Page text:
It has been apparent from when the news of Fast & Furious first broke that the reason that no serious effort was made to stop the guns at the Mexican border was because the goal was to use the violence problem in Mexico as a justification for additional restrictions on firearms in the United States. To think that re-electing Obama is going to change this situation is silly. The mechanism won’t be the same, but the Obama Administration will come up with some other scheme instead.
There’s another factor: appointments to the federal bench. It is no surprise to me that Obama’s appointments to the Supreme Court have been consistently against us on the one major Second Amendment decision since he started appointing justices: McDonald v. Chicago (2010). Nor is there any reason to think that his appointments in his second term are going to be any friendlier to the Second Amendment. Support for gun control has become as much a litmus test for Democratic appointments to the federal bench as abortion rights. Right now, the Second Amendment enjoys a 5-4 split on the Supreme Court. I shudder to think of what will happen if one of those five were to retire during Obama’s second term.
There’s another group of SGN readers that concern me on Election Day: the ones who are so disenchanted with Mitt Romney that they decide that it doesn’t really matter who wins. Romney was not my first choice, either. In many areas, he is a little too squishy for me to develop any wild enthusiasm. But gun rights isn’t one of those areas.
As governor of Massachusetts, it is true that Romney signed a gun control law—but even hardcore gun rights activists there give Romney credit for doing the best that he could with what is, after all, a fiercely antigun legislature. And even a squish on guns (which Romney really isn’t) would be an improvement over someone like Obama, who is not a squish at all, but an open enemy.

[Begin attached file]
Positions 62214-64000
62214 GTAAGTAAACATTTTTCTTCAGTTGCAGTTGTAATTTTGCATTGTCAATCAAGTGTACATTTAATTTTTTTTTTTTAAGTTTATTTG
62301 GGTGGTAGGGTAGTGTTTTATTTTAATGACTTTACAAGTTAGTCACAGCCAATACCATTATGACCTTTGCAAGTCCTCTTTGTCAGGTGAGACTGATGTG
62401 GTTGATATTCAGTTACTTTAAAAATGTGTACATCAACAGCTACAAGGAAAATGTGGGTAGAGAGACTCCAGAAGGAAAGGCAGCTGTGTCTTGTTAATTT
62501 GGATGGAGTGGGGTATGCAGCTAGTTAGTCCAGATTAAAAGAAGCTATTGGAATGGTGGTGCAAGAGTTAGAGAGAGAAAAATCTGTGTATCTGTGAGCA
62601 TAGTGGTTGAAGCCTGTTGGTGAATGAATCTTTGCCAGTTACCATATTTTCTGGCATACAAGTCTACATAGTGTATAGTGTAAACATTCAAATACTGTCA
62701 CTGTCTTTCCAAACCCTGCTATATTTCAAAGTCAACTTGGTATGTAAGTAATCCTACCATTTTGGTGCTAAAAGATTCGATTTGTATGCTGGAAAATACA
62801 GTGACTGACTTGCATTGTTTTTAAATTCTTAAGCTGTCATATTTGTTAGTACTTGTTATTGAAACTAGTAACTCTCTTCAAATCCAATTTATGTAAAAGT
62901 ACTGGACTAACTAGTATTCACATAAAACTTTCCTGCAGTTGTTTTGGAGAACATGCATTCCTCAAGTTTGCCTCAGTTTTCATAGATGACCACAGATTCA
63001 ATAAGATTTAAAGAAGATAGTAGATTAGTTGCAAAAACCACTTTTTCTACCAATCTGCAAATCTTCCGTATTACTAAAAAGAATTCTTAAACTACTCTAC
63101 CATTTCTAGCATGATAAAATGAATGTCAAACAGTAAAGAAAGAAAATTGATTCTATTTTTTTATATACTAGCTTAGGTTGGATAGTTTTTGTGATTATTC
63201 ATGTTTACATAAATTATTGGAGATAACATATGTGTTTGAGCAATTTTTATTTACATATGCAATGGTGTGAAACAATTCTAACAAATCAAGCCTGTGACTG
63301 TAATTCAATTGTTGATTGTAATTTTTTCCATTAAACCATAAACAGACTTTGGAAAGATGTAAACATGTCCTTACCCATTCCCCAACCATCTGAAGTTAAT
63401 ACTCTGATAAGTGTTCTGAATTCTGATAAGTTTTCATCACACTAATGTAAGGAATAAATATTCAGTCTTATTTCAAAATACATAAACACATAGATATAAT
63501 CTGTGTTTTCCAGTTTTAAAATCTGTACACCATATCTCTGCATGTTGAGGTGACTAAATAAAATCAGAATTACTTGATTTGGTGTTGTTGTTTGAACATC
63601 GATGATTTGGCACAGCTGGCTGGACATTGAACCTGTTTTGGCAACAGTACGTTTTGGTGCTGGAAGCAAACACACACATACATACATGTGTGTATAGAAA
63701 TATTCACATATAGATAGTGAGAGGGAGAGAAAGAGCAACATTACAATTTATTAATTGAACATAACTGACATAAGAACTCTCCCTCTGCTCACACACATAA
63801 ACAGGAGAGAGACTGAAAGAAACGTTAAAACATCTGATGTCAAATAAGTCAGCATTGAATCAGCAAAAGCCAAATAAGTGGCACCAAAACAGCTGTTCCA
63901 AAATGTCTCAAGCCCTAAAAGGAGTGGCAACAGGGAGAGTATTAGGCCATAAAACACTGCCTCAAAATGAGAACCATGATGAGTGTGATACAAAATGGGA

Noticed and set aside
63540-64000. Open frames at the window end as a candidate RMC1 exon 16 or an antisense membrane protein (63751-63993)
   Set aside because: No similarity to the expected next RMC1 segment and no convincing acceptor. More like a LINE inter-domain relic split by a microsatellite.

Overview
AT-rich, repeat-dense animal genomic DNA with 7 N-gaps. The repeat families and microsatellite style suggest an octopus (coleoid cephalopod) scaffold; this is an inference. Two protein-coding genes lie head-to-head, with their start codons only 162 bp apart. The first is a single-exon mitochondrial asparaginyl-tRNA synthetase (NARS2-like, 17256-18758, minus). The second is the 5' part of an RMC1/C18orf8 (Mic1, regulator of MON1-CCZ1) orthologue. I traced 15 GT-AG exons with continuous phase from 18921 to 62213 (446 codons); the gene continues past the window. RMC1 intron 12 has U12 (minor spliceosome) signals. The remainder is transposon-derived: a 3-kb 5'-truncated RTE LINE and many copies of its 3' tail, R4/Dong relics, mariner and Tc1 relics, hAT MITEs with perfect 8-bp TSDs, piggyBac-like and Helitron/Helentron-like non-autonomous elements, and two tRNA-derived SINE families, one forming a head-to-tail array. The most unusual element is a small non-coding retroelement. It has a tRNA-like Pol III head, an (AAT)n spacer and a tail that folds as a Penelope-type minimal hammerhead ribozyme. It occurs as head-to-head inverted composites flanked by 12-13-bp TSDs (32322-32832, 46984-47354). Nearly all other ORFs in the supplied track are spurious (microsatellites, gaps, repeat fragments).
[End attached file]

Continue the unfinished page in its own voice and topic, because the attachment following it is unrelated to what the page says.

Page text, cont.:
I am not asking you to be thrilled at voting for Romney, but I want you to consider the real possibility that allowing Obama to get elected will mean one to three more antigun Supreme Court justices, and a continual stream of efforts through the regulatory agencies to limit or restrict gun rights. None of these will be spectacularly blatant—Congress would not stand for that—but collectively, the results will still be trouble.
Some of you are probably saying, “But I live in a state where it doesn’t matter if I vote. California is going to go for Obama anyway, or Idaho is going to go for Romney anyway.” It is true that because of how the Electoral College works, unless you are in one of the “swing states,” a few votes either way isn’t going to much matter for settling the election.
But what if Romney wins a majority of the electoral votes—but a minority of the popular vote? It has happened before; it happened in 2000, and this was one of the many arguments that the talking heads used to denigrate the importance of Bush’s election. Let’s see what we can do to give Obama not just a defeat in electoral votes, but in popular votes as well. I don’t want to give the talking heads on television any excuses to argue that Romney lacks “a mandate.” What I do want is to see those talking heads sputtering so madly that steam comes out of their ears.
1. Sam Youngman, “Cabinet picks throw wrench into message,” The Hill, March 2, 2009,
2. Jason Ryan, “Obama to Seek New Assault Weapons Ban,” ABC News, February 25, 2009,
3. Sari Horowitz, “Inspector general’s report on ‘Fast and Furious‘ criticizes Justice Dept., ATF”, Washington Post, September 19, 2012, last accessed September 19, 2012.